Wednesday, September 28, 2011

California's Internet sales tax will reshape retail

Amazon VP Paul Misener
Two months ago, the California legislature passed a law requiring Amazon to collect sales tax, and Amazon retaliated by starting a state referendum drive to repeal the law and dumping thousands of California-based affiliates. Now, it seems a settlement has been reached in this battle. It's been reported that Amazon will drop its referendum drive in return for a one year moratorium on collecting sales tax.

If you live in California, your Amazon purchases will remain tax-free for the next year, but will be taxed after that.

That will help the state budget. Amazon VP for global public policy Paul Misener said that Amazon would also "welcome back tens of thousands of California-based advertising affiliates," which means yet more tax revenue for the state.

I favored and predicted this outcome, but did not expect it to be settled so quickly. My guess is that other states will follow suit -- California is large and influential and thirteen other states are already in conflict with them over tax collection. The New York Times has also reported on Amazon's tax problems in other states.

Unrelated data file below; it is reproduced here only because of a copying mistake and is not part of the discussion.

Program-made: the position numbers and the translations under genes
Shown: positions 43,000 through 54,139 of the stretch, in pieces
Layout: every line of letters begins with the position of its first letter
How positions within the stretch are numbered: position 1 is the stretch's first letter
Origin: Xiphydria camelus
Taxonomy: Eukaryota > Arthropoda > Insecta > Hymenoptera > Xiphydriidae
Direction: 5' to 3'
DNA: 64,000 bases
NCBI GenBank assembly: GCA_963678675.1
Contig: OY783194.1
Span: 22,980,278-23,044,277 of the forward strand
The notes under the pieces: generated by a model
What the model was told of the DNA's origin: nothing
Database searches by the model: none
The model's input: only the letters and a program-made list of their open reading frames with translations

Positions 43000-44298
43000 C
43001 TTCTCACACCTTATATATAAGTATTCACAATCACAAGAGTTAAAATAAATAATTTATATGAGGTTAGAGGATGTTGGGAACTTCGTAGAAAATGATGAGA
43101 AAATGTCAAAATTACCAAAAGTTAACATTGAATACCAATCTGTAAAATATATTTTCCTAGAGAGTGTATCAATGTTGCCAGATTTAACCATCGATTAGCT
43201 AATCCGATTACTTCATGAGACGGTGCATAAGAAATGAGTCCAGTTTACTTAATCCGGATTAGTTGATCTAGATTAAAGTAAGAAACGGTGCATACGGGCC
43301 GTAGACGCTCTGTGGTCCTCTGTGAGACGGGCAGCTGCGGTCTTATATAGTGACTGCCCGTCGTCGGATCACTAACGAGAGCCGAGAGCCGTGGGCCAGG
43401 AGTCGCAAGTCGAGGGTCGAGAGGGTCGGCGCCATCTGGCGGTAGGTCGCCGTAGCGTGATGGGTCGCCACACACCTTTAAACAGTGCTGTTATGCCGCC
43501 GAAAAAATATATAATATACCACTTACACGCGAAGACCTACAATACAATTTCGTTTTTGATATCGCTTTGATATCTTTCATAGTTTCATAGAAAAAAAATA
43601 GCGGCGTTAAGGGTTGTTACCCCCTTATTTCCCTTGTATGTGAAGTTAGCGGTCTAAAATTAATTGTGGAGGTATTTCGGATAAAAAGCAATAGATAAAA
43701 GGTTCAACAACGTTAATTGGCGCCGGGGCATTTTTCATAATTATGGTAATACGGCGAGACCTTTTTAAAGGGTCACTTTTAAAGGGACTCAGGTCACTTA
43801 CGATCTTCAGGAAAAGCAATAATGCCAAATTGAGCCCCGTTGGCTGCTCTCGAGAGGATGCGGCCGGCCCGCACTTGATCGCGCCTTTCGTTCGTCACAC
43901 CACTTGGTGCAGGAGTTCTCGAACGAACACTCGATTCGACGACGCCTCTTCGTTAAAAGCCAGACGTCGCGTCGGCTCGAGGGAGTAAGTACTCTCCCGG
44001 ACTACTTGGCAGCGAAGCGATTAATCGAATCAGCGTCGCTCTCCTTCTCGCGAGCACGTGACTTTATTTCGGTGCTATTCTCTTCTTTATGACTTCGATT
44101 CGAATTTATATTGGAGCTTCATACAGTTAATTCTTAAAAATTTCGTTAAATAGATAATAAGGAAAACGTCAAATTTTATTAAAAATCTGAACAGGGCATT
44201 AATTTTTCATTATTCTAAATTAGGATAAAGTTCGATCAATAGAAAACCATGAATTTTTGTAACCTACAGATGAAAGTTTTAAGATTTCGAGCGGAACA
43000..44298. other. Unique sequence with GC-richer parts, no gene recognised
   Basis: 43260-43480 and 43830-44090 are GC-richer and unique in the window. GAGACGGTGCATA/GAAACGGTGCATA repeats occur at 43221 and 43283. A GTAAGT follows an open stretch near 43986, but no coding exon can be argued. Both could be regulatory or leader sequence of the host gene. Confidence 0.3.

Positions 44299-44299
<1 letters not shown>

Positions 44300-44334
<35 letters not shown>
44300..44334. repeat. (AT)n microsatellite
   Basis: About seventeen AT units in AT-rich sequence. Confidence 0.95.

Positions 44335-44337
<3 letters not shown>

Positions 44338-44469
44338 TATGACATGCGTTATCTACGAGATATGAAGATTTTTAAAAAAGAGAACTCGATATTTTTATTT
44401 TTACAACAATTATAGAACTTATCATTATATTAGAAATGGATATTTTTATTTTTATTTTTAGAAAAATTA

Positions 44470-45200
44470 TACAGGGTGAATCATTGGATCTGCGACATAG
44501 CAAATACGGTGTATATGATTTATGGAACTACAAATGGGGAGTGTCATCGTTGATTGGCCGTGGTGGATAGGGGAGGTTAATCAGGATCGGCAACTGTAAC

In a comment on a previous post, Shava Nerad, suggested that the mechanics of tax collection from 50 states with different rates, forms and procedures would create a record keeping nightmare. She worried that confusion over forms and procedure would drive thousands of small mail order and catalog companies out of business.

The one year moratorium gives online retailers and states time to work out uniform, simple forms and procedures for tax computation and reporting. It seems that Amazon wants to work out such a solution. Misener says they will "work with Congress and the states to obtain a federal resolution to the sales tax issue as soon as possible."

Amazon should take the lead in designing the system. They have a large stake in having it be simple and smooth, and they have been running a complex online service since the mid-1990s. It sounds like a good Amazon Web Services application to me.

The implications of this compromise go beyond California. It tips the on-line/storefront balance, and will impact retail business throughout the nation. We might even see some Amazon stores.

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